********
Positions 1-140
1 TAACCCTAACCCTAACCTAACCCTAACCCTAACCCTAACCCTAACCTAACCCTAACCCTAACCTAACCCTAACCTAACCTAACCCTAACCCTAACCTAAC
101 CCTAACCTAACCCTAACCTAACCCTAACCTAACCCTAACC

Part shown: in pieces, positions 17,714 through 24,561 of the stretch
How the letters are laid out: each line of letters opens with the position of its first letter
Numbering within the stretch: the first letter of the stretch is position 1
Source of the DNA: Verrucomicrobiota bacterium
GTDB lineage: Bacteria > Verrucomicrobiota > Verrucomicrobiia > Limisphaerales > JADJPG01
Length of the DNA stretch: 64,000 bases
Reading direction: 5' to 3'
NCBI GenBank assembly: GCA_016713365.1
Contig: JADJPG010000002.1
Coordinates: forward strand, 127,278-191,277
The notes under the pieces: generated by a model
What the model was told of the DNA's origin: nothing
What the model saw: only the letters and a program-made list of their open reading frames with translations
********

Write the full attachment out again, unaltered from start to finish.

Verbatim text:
Positions 1-140
1 TAACCCTAACCCTAACCTAACCCTAACCCTAACCCTAACCCTAACCTAACCCTAACCCTAACCTAACCCTAACCTAACCTAACCCTAACCCTAACCTAAC
101 CCTAACCTAACCCTAACCTAACCCTAACCTAACCCTAACC

Part shown: in pieces, positions 17,714 through 24,561 of the stretch
How the letters are laid out: each line of letters opens with the position of its first letter
Numbering within the stretch: the first letter of the stretch is position 1
Source of the DNA: Verrucomicrobiota bacterium
GTDB lineage: Bacteria > Verrucomicrobiota > Verrucomicrobiia > Limisphaerales > JADJPG01
Length of the DNA stretch: 64,000 bases
Reading direction: 5' to 3'
NCBI GenBank assembly: GCA_016713365.1
Contig: JADJPG010000002.1
Coordinates: forward strand, 127,278-191,277
The notes under the pieces: generated by a model
What the model was told of the DNA's origin: nothing
What the model saw: only the letters and a program-made list of their open reading frames with translations